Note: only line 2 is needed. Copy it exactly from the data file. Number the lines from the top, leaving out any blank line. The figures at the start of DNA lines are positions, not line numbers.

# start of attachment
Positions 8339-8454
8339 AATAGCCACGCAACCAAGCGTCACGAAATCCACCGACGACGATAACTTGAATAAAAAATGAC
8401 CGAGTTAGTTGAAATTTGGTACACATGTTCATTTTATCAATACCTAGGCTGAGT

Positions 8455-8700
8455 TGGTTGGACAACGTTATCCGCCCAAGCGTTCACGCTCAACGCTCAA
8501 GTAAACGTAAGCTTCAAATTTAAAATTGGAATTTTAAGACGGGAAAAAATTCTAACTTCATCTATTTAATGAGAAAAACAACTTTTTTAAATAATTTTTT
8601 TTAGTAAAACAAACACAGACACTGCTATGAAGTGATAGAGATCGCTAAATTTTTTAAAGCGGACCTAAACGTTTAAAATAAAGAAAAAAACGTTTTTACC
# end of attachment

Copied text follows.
8339 AATAGCCACGCAACCAAGCGTCACGAAATCCACCGACGACGATAACTTGAATAAAAAATGAC